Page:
What’s in store for nanotechnology?


Intimately linked to the development of metamaterials, nanotechnology is concerned with matter on a very reduced scale: between 1 nanometer and 100 nanometers in size. To give you an idea of what these dimensions mean on a practical level, it is said that it takes 80,000 nanometers to equal the width of a single human hair. 


In essence, nanotechnology allows atoms to be manipulated and moved around in order to create new objects, devices and systems on a minute scale. However, because nanotechnology deals with the distribution of atomic, molecular and macromolecular materials, the properties of devices and objects produced through nanotechnology are different from those of their large-scale counterparts and thus their capacity for unusual behavior.


According to the definition by Thomas Theis, director of physical sciences at the IBM Watson Research Center, ‘nanotechnology is an upcoming economic, business and social phenomenon… that will revolutionise the way we live, work and communicate.’


Nanotechnology in action


Nanoparticles are used in sunscreens to filter harmful UV light, and they give tennis balls and tennis rackets more bounce, for longer. Likewise, they are an essential part of the computer technology we have grown to rely on. Without nanotechnology, computing as we know it – not to mention the Internet – would simply not be possible.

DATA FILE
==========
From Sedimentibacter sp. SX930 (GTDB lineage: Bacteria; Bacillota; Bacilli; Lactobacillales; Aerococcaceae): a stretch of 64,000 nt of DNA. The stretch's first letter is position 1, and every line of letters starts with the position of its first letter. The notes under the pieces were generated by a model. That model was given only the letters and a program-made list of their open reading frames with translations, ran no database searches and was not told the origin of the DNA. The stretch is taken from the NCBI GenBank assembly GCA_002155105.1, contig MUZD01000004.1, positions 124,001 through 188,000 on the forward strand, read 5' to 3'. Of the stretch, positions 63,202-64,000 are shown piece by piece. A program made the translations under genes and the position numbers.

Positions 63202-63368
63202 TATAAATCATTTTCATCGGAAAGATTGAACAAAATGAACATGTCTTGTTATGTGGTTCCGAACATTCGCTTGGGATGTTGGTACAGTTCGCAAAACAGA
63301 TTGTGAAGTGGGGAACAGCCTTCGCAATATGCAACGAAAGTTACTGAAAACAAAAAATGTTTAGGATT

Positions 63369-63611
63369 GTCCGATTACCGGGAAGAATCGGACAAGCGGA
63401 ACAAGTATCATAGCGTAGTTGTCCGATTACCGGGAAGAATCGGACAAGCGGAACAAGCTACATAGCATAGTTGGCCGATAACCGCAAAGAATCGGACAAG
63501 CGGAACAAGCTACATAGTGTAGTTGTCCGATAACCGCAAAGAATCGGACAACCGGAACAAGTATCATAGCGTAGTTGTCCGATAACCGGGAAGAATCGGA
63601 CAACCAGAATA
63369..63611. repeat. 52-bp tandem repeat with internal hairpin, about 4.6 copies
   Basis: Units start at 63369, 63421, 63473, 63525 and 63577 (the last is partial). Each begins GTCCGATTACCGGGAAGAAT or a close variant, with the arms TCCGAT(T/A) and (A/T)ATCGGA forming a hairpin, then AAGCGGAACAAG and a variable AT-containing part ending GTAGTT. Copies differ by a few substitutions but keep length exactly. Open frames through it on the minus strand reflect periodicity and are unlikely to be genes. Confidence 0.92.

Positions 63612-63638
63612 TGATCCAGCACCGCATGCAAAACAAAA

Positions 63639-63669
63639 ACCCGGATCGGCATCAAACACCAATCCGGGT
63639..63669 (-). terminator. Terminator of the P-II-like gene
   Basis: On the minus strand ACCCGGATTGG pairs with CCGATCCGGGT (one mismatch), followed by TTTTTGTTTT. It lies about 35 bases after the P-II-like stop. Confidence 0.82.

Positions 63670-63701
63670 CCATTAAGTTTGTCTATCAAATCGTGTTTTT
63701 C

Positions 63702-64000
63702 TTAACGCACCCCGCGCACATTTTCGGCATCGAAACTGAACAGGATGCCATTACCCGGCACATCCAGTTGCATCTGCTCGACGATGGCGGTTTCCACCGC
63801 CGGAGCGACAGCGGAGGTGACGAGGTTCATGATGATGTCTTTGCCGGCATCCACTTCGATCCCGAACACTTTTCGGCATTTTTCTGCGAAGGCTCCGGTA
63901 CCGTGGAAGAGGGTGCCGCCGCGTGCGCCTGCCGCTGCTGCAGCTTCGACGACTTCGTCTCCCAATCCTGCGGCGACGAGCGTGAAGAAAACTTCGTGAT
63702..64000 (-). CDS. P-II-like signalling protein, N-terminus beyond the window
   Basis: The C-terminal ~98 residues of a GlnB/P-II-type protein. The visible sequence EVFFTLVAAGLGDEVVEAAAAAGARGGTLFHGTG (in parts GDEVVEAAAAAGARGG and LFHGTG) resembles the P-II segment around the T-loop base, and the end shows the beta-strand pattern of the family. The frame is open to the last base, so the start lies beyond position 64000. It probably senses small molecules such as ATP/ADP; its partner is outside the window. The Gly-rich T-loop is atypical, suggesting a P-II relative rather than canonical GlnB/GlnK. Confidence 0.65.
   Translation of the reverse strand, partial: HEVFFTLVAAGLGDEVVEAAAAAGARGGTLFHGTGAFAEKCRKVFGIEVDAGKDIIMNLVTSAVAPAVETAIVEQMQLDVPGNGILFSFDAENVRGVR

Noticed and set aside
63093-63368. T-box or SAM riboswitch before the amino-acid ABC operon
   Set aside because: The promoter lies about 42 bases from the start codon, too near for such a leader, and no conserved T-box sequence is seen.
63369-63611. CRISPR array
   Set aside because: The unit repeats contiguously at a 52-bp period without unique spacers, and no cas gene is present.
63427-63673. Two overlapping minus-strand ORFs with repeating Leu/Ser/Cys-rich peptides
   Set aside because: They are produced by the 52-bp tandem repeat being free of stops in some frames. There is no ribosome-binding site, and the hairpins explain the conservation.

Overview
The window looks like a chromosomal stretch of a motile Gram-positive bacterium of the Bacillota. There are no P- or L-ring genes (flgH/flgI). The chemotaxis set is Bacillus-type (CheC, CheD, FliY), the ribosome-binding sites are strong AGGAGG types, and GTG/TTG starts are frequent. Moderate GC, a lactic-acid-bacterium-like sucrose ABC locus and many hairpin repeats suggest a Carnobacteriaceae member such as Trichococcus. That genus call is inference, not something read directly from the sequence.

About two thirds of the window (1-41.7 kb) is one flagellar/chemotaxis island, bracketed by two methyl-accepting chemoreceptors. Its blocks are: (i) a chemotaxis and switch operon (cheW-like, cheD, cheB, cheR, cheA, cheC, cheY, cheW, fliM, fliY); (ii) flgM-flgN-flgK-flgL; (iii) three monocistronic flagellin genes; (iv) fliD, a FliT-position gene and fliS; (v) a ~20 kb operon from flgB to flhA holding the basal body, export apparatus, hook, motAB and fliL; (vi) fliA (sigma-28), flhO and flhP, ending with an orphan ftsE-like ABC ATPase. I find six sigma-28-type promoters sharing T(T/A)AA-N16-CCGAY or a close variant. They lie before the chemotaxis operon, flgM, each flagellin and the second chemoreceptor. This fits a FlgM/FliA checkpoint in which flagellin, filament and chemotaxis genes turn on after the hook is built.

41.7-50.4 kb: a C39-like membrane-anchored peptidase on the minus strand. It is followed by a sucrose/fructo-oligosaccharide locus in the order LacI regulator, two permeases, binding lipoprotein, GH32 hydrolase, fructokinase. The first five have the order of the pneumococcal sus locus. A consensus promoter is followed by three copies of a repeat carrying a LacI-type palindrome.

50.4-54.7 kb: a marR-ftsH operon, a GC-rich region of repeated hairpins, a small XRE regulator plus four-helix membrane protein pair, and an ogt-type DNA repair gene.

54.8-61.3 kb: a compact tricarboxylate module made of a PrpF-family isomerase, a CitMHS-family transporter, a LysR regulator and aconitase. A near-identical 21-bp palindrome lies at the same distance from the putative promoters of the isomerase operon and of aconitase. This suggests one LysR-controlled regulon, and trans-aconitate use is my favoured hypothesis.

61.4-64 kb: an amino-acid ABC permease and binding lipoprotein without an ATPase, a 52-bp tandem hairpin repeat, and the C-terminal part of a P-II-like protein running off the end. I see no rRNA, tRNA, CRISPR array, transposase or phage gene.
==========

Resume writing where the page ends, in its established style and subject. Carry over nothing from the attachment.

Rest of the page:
Nanotechnology is especially useful when it comes to coating the surfaces of machine parts in order to protect them from corrosion and wear due to mechanical, physical and chemical agents. The automotive and aerospace industries employ nanotechnology in a variety of ways. Due to the increase in bond strength they provide, nanoparticles have also been used in adhesives, including the ones dentists use to do cosmetic fillings. 


Ultimately, advances in nanotechnology have allowed for the development of 2D or single-layer materials, which offer increased flexibility, enhanced tensile strength and greater surface durability, as well as for the current trend in surface engineering to prevent erosion and wear in machine parts, among its many other applications.


Trends on the radar for new materials


When developing new materials technology, innovators look to solve a broader issue in society. Innovations respond to unmet needs on the part of consumers, which tend to evolve over time. These are the trends to look out for in new materials tech:


Sustainability. Very few industries have remained indifferent to the demand for sustainable materials. The construction, packaging and manufacturing sectors, among many others, have been faced with the need to adapt recyclable or renewable materials and processes into their workflows.


Lightweighting. Most relevant in the automotive industry, lightweighting decreases energy consumption in transportation and, therefore, the expense and contamination associated with it. The use of plastics or carbon-fibre instead of metals is the most evident example of this trend in materials use.


Additive manufacturing. The use of 3D printers to create objects by placing ultra-thin layer upon ultra-thin layer of plastic material has revolutionised manufacturing and mass production for a number of industries, including medical, dental, and nautical.